Defenders officially pass on PFTCommenter

A week after what was likely the world’s most publicized kicking tryout, Eric Sollenberger, known by his Barstool Sports persona as PFTCommenter, got a FaceTime call from DC Defenders head coach Pep Hamilton. Hamilton explained to PFT that he was among the many cuts the Defenders coaching staff had elected to make, in an effort to whittle their final roster down to fifty-two.

Today, a day after he discovered his fate, PFT released a video on Barstool’s website detailing his inspiring journey, cut short by a team that clearly wanted him but couldn’t make it work.

The video begins with PFT practicing in character, sporting shades beneath a crimson red Defenders helmet. His practice kicks were clean, well-executed, and relatively consistent. From what was shown, he looked as good as any mid-tier Power 5 kicker in college football and it appeared he had a legitimate chance to make the final roster when he stepped on the turf in TDECU Stadium for his big moment.

PFTCommenter attempts a practice kick leading up to his official tryout with the Defenders on January 15th, 2020. Photo via PFTCommenter/Barstool Sports

As dozens of players, coaches, team executives, and media watched, PFT nailed more than half the kicks he attempted from various spots on the field. He explained to Pep that he was an “inside specialist” who, despite lacking long range, was accurate to “90% within 40 yards.”

The few kicks he missed clearly had the distance but were just slightly overcompensated laterally as he kicked from the opposite side’s hash mark. At the end of the tryout, there is easily discernible audio of, what is strongly implied to be, Coach Hamilton saying “very impressive,” inspiring confidence in both PFT and his fans watching the video online. Ultimately, Sollenberger said he had a “50/50” feeling about his chances to make the team.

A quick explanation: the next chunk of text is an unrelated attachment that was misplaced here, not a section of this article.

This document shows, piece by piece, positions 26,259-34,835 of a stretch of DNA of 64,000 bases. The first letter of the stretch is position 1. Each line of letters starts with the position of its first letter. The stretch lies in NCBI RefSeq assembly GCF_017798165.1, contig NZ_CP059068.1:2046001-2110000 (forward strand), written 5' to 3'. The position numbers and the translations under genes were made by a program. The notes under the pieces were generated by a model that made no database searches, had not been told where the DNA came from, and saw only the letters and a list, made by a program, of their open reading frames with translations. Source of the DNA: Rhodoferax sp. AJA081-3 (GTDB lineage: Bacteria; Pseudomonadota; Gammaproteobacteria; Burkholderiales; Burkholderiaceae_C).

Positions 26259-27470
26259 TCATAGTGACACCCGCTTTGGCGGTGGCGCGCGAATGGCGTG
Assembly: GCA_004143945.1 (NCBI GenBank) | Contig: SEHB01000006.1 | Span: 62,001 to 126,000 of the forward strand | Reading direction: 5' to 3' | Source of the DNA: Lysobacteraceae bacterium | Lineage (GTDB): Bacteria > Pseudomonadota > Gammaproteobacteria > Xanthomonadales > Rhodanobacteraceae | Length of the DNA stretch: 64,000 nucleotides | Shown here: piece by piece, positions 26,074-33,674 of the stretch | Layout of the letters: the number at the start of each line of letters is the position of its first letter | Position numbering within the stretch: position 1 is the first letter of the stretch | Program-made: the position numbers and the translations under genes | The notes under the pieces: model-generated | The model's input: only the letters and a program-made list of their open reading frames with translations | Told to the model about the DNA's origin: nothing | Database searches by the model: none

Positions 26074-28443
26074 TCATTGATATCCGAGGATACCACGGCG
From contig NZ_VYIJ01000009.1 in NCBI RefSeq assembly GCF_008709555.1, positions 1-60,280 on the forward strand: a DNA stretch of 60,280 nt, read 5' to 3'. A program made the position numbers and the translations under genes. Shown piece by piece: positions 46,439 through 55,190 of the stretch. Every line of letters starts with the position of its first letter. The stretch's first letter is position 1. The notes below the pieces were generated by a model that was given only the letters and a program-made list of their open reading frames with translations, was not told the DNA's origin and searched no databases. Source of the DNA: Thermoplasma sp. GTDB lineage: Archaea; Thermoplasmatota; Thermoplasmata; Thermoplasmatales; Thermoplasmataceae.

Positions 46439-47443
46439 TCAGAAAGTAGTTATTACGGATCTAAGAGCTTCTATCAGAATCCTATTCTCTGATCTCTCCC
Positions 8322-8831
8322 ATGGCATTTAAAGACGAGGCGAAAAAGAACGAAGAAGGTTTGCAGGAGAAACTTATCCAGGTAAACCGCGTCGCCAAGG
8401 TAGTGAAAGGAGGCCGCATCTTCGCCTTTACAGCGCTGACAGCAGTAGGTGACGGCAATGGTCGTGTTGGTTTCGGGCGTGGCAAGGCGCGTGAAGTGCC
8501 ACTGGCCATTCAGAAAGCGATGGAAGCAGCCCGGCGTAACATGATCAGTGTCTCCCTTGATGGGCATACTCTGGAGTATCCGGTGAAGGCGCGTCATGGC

PFTCommenter attempts a 35 yard kick from the right hash, missing a few inches left of the goalpost. Photo via PFTCommenter/Batstool Sports

The following week, during the call with Hamilton, Sollenberger took the news very well, especially considering the public nature of his situation. Both he and the XFL had tweeted extensively leading up to the tryout itself, and about the coming announcement of his roster status on January 22nd. Despite all the media attention, and PFTCommenter’s announcement that he would donate his entire XFL salary to “a hospital” if chosen, the DC Defenders could not find room for him on their already-tight roster. Although the final roster announcements will not be made until next Monday, it is likely the Defenders elected to utilize former Northwester Wildcats punter Hunter Niswander as a placekicker and use the extra roster slot for one of the many skill players who showed promise in training camp this past month.

Though PFTCommenter’s fans may have provided a short term bump to XFL viewership, it’s this bold move that exemplifies the true difference between the original XFL and this new iteration. The old XFL wouldn’t have waited a week to tell PFT he didn’t make it, they wouldn’t signed him on the spot.

The old XFL wasn’t about football, it was about attention. PFTCommenter would’ve fit in perfectly between Rod “He Hate Me” Smart on the field and Jesse Ventura in the booth. Yesterday, the XFL took an unpopular but mature step towards making the league as competitive as possible, at the expense of an enthusiastic, entertaining, but admittedly average kicker. Though PFTCommenter has a right to be proud of his efforts and his performance, so to do the Defenders who are already looking like a top tier team after the preseason.

If this was really a legitimate, no-strings tryout for PFT, then Pep Hamilton made a tough call. If it was a media stunt, well, then it damn sure worked.

Either way, PFTCommenter can rest easy with a bottle of Mad Dog 20/20 knowing that, even though he won’t get to be “PATCommenter,” he’ll still be hoisted into the annals of history as one of the most famous people to ever try out as a professional placekicker.

Published by Devin Morris

Lead Editor, Auburn University Alum

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